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1.  First-Pass Meconium Samples from Healthy Term Vaginally-Delivered Neonates: An Analysis of the Microbiota 
PLoS ONE  2015;10(7):e0133320.
Background
Considerable effort has been made to categorise the bacterial composition of the human gut and correlate findings with gastrointestinal disease. The infant gut has long been considered sterile at birth followed by rapid colonisation; however, this view has recently been challenged. We examined first-pass meconium from healthy term infants to confirm or refute sterility.
Methods
Healthy mothers were approached following vaginal delivery. First-pass meconium stools within 24 hours of delivery were obtained from healthy, breastfed infants with tight inclusion/exclusion criteria including rejecting any known antibiotic exposure - mother within 7 days preceding delivery or infant after birth. Stools were processed in triplicate for fluorescent in-situ hybridisation (FISH) with 16S rRNA-targeted probes including Bifidobacterium; Bacteroides-Prevotella; Lactobacillaceae/Enterococcaceae; Enterobacteriaceae; Streptococcaceae; Staphylococcaceae and Enterococcaceae. Absolute counts of all bacteria and proportional identification of each bacterial group were calculated. Confirmation of bacterial presence by PCR was undertaken on FISH-positive samples.
Results
The mothers of 31 newborn infants were recruited, 15 met inclusion/exclusion criteria and provided a sample within 24 hours of birth, processed in the lab within 4 hours. All babies were 37–40 weeks gestation. 8/15 were male, mean birth weight was 3.4kg and mean maternal age was 32 years. Meconium samples from 10/15 (66%) infants had evidence of bacteria based on FISH analysis. Of these, PCR was positive in only 1. Positive FISH counts ranged from 2.2 - 41.8 x 104 cells/g with a mean of 15.4 x 104 cells/g. (The limit of detection for automated counting is 106 cells/g). Cell counts were too low to allow formal diversity analysis. Amplification by PCR was not possible despite positive spiked samples demonstrating the feasibility of reaction. One baby was dominated by Enterobacteriaceae. The others contained 2-5 genera, with Bifidobacterium, Enterobacteriaceae, Enterococcaceae and Bacteroides-Prevotella the most prevalent. There was no association between bacterial counts and rupture of membrane duration, time to passage of meconium or time to lab.
Conclusion
This study provides evidence that low numbers of bacteria are present in first-pass meconium samples from healthy, vaginally-delivered, breastfed term infants. Only two-thirds of meconium samples had detectable bacteria, though at levels too low for automated counting or for reliable confirmation by PCR. This study suggests that gut bacterial colonisation is extremely limited at birth and occurs rapidly thereafter.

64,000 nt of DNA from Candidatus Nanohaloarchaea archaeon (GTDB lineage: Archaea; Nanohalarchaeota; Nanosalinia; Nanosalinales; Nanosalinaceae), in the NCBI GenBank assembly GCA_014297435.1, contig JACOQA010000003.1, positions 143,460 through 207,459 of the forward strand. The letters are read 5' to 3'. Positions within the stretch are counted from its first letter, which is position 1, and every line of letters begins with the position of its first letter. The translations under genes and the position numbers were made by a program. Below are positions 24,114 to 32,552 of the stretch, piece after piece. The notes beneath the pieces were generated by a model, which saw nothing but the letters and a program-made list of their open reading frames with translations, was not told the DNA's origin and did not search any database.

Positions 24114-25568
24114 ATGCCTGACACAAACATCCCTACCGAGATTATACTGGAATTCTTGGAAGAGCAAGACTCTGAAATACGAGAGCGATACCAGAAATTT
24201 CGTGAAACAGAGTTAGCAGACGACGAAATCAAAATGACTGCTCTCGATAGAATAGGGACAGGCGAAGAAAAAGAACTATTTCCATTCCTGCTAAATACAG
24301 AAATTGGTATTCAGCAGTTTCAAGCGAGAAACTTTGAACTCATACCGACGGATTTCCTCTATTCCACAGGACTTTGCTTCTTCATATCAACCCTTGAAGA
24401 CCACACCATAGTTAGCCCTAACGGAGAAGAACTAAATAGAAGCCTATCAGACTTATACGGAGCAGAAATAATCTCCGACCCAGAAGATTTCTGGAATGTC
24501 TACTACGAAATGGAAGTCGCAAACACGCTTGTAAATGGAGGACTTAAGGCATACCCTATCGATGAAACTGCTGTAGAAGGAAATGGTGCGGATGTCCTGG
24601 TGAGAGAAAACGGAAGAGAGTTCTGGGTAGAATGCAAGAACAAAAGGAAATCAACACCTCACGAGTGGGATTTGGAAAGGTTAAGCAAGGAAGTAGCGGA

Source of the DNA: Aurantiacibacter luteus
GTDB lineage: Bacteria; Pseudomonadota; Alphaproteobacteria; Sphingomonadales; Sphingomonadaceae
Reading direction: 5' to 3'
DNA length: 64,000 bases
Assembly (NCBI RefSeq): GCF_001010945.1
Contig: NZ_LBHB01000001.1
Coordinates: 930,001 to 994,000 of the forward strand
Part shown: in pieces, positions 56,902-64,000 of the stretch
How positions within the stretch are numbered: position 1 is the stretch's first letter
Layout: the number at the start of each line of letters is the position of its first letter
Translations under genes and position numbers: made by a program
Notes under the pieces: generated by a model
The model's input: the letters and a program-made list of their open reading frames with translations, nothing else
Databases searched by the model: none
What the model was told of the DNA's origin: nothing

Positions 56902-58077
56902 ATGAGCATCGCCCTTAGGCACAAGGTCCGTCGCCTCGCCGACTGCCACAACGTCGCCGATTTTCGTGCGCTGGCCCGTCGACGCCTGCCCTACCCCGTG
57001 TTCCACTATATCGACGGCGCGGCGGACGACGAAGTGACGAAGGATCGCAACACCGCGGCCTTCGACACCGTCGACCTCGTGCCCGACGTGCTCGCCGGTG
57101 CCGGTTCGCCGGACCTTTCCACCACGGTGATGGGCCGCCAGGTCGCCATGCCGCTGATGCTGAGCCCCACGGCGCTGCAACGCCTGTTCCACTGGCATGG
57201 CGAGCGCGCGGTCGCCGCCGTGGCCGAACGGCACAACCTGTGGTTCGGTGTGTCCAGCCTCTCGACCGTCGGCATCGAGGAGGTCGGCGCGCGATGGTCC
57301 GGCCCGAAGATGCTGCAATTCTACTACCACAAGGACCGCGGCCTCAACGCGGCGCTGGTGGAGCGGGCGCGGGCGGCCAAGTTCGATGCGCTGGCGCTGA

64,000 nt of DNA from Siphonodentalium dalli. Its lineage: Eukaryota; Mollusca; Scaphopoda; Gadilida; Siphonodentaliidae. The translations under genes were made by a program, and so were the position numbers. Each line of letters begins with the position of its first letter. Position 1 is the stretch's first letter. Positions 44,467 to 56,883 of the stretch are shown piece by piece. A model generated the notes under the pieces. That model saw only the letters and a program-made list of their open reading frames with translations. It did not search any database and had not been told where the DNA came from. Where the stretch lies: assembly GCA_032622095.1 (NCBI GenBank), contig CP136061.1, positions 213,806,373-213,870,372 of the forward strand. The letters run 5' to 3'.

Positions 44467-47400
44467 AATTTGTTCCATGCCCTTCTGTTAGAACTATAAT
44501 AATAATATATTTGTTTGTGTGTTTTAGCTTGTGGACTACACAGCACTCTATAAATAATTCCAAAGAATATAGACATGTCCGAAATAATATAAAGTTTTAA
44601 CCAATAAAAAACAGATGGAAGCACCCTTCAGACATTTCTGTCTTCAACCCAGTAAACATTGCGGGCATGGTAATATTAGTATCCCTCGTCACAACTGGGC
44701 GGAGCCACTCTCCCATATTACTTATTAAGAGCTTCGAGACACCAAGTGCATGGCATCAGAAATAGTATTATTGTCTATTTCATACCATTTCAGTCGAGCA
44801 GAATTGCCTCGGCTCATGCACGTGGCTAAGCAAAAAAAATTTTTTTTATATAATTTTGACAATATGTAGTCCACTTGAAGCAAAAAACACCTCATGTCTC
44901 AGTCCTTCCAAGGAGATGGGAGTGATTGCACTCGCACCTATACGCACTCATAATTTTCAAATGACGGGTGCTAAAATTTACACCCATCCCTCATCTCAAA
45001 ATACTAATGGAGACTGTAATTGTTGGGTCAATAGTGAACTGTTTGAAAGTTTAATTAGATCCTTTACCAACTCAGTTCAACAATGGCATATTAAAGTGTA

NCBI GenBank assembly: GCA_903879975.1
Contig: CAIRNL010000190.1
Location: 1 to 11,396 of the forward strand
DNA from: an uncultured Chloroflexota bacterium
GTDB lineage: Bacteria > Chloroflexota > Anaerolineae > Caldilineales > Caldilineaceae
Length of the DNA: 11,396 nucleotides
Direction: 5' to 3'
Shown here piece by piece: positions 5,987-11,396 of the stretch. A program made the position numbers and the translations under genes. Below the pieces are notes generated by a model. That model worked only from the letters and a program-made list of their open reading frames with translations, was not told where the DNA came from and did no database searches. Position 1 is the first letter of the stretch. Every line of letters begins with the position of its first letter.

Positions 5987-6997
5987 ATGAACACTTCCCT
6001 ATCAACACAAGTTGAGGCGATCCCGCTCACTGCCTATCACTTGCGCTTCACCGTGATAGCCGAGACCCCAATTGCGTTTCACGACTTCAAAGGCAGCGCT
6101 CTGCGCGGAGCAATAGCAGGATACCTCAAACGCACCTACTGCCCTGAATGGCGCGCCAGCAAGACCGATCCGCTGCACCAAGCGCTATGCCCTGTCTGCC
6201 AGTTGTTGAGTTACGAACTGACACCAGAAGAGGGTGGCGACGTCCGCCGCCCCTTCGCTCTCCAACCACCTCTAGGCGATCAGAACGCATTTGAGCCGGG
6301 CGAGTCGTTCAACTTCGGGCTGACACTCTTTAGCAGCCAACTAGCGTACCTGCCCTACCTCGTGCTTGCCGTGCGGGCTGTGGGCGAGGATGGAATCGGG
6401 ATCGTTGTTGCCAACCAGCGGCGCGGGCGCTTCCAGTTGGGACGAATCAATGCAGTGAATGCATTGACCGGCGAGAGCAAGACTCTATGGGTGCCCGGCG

doi:10.1371/journal.pone.0133320
PMCID: PMC4517813  PMID: 26218283
2.  Web services at the European Bioinformatics Institute-2009 
Nucleic Acids Research  2009;37(Web Server issue):W6-W10.
The European Bioinformatics Institute (EMBL-EBI) has been providing access to mainstream databases and tools in bioinformatics since 1997. In addition to the traditional web form based interfaces, APIs exist for core data resources such as EMBL-Bank, Ensembl, UniProt, InterPro, PDB and ArrayExpress. These APIs are based on Web Services (SOAP/REST) interfaces that allow users to systematically access databases and analytical tools. From the user's point of view, these Web Services provide the same functionality as the browser-based forms. However, using the APIs frees the user from web page constraints and are ideal for the analysis of large batches of data, performing text-mining tasks and the casual or systematic evaluation of mathematical models in regulatory networks. Furthermore, these services are widespread and easy to use; require no prior knowledge of the technology and no more than basic experience in programming. In the following we wish to inform of new and updated services as well as briefly describe planned developments to be made available during the course of 2009–2010.
doi:10.1093/nar/gkp302
PMCID: PMC2703973  PMID: 19435877
3.  Transfer of Conjugative Elements from Rumen and Human Firmicutes Bacteria to Roseburia inulinivorans▿  
Applied and Environmental Microbiology  2008;74(12):3915-3917.
Studies on Firmicutes bacteria from the gut are hampered by a lack of gene transfer systems. Here the human colonic anaerobe Roseburia inulinivorans A2-194 was shown to be a transfer recipient for two conjugative transposons, Tn1545 from Eubacterium cellulosolvens and TnK10 from Clostridium saccharolyticum K10.
doi:10.1128/AEM.02807-07
PMCID: PMC2446557  PMID: 18456856
4.  Successful Boosting of a DNA Measles Immunization with an Oral Plant-Derived Measles Virus Vaccine 
Journal of Virology  2002;76(15):7910-7912.
Despite eradication attempts, measles remains a global health concern. Here we report results that demonstrate that a single-dose DNA immunization followed by multiple boosters, delivered orally as a plant-derived vaccine, can induce significantly greater quantities of measles virus-neutralizing antibodies than immunization with either DNA or plant-derived vaccines alone. This represents the first demonstration of an enhanced immune response to a prime-boost vaccination strategy combining a DNA vaccine with edible plant technology.
doi:10.1128/JVI.76.15.7910-7912.2002
PMCID: PMC136403  PMID: 12097606

Results 1-4 (4)